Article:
Clegg has pushed for maximum fines for employers hiring illegal immigrants. He called for doubling the fine to £10,000 per worker, insisting, “Employers need to get the message.”
He advocated the introduction of a £3,000 security bond for visitors from countries such as India, Pakistan and Sri Lanka.
The deputy prime minister has declared, “The Liberal Democrats are seeking to restore people’s faith in the system, confronting illegal activity with a vigour never seen from Labour, and in 2015 people will know that a vote for the Liberal Democrats is a vote for an immigration system they can believe in. A vote for a tolerant Britain that is zero-tolerant towards abuse.”
The London Evening Standard reported that Clegg had complained about the campaign to the Home Office “but is waiting to see how the pilot scheme in London goes” before deciding whether to try and block any expansion of the scheme.
The Labour Party and its leader Ed Miliband has hardened the party’s stand against immigrants while also espousing British chauvinism. Labour is championing “maximum controls” on immigrants from Romania and Bulgaria under the demand of “British jobs for British workers.” It is calling for new anti-immigrant measures, including tests for EU migrants claiming unemployment benefits, the removal of child welfare entitlement for immigrants and enforcing the use of English.
This flag-waving nationalism, anti-immigrant chauvinism, support for the free market and hostility to what remains of Britain’s welfare state are at the core of the Blue Labour faction created in 2009 based on “flag, faith and family.” (See: “Conservatives and Labour step up witch-hunt against immigrants”)
David Goodhart, of the think tank Demos, the origins of which lie in the Communist Party of Great Britain, has been urging the government to stop legal European Union (EU) migrants from claiming benefits during their first two years in Britain. Goodhart’s other suggestions include capping the number of foreign jobseekers, reserving more jobs for British workers and excluding poorer EU nations from the free labour market.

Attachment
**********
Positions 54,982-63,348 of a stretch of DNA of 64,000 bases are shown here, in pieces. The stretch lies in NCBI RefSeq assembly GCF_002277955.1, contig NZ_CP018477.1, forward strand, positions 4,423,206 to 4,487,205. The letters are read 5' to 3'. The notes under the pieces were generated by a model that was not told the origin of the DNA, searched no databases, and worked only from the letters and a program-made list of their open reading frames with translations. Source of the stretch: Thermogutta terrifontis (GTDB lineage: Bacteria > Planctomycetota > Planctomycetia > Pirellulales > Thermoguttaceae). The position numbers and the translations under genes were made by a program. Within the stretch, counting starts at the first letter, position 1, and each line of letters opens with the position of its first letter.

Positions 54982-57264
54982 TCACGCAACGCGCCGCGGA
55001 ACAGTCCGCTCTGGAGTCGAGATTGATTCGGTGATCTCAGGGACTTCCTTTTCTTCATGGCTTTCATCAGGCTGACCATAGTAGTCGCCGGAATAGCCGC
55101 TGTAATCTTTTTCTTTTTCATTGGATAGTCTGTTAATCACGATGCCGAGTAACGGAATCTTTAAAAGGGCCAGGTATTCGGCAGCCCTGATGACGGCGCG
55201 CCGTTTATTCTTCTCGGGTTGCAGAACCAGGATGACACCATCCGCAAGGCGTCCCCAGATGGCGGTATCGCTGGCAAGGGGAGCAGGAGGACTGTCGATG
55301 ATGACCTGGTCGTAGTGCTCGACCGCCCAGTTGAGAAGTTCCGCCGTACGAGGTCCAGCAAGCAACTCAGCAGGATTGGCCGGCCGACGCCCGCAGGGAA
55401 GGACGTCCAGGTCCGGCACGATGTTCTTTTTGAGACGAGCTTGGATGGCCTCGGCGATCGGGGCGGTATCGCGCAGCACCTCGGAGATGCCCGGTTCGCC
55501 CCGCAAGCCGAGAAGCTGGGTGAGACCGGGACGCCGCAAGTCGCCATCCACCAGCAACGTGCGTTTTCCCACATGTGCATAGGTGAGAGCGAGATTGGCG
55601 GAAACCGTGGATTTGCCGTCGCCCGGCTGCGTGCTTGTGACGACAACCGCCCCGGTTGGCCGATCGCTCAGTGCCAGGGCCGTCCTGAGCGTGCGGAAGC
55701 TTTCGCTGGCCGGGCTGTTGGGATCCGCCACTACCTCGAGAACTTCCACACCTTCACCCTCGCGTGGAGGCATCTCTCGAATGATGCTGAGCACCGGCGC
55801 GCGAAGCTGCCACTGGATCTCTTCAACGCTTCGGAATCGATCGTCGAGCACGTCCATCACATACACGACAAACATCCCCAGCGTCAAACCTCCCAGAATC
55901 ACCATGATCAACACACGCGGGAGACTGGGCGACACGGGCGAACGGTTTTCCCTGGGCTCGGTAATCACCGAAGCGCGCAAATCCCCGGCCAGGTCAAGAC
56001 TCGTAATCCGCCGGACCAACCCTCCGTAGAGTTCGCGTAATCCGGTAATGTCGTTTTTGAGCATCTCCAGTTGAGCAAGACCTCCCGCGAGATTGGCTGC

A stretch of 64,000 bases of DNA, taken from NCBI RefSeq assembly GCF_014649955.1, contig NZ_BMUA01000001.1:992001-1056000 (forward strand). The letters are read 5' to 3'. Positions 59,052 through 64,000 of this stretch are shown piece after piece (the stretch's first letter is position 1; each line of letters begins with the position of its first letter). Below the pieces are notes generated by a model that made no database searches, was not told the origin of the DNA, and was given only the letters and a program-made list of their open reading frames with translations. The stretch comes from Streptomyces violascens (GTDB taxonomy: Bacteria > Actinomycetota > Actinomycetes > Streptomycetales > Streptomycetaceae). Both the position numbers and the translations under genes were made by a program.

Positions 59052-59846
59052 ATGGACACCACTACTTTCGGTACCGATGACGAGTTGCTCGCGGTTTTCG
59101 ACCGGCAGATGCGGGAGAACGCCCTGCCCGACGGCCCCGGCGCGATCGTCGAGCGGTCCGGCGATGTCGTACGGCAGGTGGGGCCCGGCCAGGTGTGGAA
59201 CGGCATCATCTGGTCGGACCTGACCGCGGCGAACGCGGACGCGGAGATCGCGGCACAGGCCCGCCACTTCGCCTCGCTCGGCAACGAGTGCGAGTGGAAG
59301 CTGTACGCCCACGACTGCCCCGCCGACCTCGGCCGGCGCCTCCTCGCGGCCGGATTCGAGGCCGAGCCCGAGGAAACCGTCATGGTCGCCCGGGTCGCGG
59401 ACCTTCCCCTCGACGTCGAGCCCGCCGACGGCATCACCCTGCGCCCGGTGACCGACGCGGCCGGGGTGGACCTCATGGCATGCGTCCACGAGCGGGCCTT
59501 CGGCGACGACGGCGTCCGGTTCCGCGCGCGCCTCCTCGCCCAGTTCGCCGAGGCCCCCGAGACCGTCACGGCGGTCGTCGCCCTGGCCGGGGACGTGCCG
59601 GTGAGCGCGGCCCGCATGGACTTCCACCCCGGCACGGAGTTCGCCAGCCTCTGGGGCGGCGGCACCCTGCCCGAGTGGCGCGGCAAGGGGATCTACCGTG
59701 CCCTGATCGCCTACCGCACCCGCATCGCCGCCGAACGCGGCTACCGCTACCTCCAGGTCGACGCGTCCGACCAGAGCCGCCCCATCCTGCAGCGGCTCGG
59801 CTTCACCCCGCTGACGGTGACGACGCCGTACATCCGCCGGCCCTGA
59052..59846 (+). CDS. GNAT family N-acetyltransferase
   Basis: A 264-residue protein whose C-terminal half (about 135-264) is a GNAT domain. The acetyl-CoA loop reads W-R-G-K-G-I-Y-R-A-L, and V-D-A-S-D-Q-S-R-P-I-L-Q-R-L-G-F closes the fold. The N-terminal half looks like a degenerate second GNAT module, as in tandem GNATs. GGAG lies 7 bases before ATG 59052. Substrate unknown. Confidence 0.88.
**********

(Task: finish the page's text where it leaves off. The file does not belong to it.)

Conservative minister Matthew Hancock, who is in charge of skills policy at the Department for Business, told the press that companies have “a ‘social duty’ to hire local workers before recruiting abroad.”
Once again the anti-immigrant and anti-EU UKIP has provided a mechanism for engineering a further rightward turn in mainstream politics. In May it won an average of 25 percent in local election wards where it stood, largely winning support from discontented Tory voters.
Illegal immigrants are the most exploited layer of workers because of the insecurity of their situation. They receive lower than minimum wages, no holiday pay or accident cover. They do not have the right to access benefits like health and social care.
Last month police and immigration officers raided makeshift camps in the West End of London and deported a number of Romanian citizens. Florin Piompi, 19, was with his wife, who is seven months pregnant. Piompi told reporters, “I am not a beggar or a thief, I want to work. We came here because things are so bad in Romania. There is not enough to eat and there is nowhere to live. We also have a one-year old daughter, things are so difficult.”